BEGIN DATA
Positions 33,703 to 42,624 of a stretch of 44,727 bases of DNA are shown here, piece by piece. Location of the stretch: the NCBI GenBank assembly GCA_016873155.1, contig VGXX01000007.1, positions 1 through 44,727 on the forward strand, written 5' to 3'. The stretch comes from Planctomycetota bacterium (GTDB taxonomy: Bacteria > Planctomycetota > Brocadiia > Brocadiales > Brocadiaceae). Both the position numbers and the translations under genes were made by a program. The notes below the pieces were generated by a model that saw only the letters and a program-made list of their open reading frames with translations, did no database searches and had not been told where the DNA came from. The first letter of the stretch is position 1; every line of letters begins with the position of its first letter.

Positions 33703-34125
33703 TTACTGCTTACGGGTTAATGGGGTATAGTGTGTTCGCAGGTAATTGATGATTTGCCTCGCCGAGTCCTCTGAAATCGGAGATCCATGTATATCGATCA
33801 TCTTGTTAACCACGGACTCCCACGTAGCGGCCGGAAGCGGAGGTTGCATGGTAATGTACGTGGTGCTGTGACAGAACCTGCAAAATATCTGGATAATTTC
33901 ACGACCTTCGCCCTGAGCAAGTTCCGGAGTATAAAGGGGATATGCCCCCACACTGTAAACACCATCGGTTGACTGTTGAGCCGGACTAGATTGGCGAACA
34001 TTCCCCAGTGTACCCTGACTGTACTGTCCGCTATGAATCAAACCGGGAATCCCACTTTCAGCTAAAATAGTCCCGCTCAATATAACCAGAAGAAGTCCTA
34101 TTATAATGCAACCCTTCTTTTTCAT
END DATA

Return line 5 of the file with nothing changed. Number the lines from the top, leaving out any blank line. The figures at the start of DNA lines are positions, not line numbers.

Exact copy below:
33901 ACGACCTTCGCCCTGAGCAAGTTCCGGAGTATAAAGGGGATATGCCCCCACACTGTAAACACCATCGGTTGACTGTTGAGCCGGACTAGATTGGCGAACA